West Seattle, Washington
Tonight the state House passed the domestic-partnership bill, with a fair amount of WS legislator involvement — Sen. Erik Poulsen co-sponsored the Senate version, Rep. Joe McDermott co-sponsored the House version (and invoked Alki Point during debate).
Neighborhood discontent is brewing on the west end of Alki over a proposal for more cell-phone antennas at the west end of Admiral Way. Details have been posted in the past 24 hours at Beach Drive Blog and on the Alki Beach Community group @ Yahoo, with plans for concerned neighbors to meet this Sunday. According to the property history on the city site (which includes information on this permit application), this has been an antenna site for at least a dozen years. UPDATE: Here’s a photo of the apartment building where the additional antennas are proposed for the roof. If you look hard you can see several of the existing ones (“screened” as they are).
Until this article today on the stinky seaweed phenomenon that has frequently plagued Fauntleroy for years, and apparently now is spreading, we didn’t know the seaweed in question was called “sea lettuce.” One thing to take away from the story: the valuable reminder that runoff from everything we do eventually finds our way into the Sound. Just one valuable step you could take: don’t use fertilizer on your lawn or in your garden; enrich your soil (Cedar Grove compost from recycled yard waste is our fave) instead.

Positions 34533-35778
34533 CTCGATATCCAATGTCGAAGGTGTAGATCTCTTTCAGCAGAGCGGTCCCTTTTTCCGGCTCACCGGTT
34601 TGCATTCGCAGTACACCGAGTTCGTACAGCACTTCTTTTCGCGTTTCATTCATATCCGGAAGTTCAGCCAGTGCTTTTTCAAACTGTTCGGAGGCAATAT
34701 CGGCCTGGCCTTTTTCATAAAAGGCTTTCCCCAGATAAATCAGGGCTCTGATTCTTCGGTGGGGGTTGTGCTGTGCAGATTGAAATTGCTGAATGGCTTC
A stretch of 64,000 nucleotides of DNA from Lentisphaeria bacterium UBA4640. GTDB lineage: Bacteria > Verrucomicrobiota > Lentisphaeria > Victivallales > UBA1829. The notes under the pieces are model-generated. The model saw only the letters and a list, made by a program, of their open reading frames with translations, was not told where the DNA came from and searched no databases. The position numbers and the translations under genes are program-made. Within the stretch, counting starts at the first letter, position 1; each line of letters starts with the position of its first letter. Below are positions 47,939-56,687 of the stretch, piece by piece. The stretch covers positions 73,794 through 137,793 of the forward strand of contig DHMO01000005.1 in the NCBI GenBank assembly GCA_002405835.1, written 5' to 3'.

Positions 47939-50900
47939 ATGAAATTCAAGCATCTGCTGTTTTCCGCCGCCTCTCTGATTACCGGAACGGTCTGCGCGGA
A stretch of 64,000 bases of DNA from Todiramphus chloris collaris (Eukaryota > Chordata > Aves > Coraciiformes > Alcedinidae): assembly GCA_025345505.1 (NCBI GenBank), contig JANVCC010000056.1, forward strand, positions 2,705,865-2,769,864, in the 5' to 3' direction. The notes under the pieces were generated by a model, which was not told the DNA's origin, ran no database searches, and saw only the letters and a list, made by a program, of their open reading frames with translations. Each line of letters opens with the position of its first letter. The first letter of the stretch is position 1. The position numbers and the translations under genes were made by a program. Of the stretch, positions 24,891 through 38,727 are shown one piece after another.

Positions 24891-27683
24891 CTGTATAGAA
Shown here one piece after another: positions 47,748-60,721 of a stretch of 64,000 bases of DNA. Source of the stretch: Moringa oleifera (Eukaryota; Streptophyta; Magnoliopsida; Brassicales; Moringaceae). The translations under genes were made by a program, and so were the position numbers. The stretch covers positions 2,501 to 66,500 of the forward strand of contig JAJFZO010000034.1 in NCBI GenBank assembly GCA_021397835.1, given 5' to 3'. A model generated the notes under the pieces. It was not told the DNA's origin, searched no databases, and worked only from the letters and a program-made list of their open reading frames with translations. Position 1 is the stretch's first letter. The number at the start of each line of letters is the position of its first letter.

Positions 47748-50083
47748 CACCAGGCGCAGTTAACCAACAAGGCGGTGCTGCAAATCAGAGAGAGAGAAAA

Fun stuff happening midweek on our side of the bay, so here’s an advance alert:
-For family fun: High Point Community Center sponsors Springfest tomorrow.
Just a semi-amusing P.S. on our recycling post below, inspired by the city’s promise that a new recycling study would be available for perusal. First word came in a council press release mentioning the study would be published last Friday and available at the Seattle Public Utilities site. Now, there’s a new press release from the mayor, saying the study was to be published today and available at the SPU site. Tonight — STILL not there. Guess they technically have till midnight to fulfill the promise, though we’re not
recycling holding our breath.
Though a “for sale” sign is still up in front of the ex-Gatewood Baptist Church south of Morgan Junction, it’s been sold, and its new owners have their own big sign up on the Cali-facing side of the building: Seattle International Church. According to the church’s website, it’s moving here from Belltown. The site doesn’t say much about the church’s philosophy or any denominational affiliation; the church got a couple paragraphs in a Belltown Messenger roundup of neighborhood churches last year, and there’s a bit of biographical info about half its husband-wife pastor team, Dr. Ray Hampton, at this online-shopping page for a book he wrote.
If you’re not a parent or school worker, it might not be on your radar, so a friendly reminder, Seattle public schools (and most if not all private schools in the city) are out all week for spring break.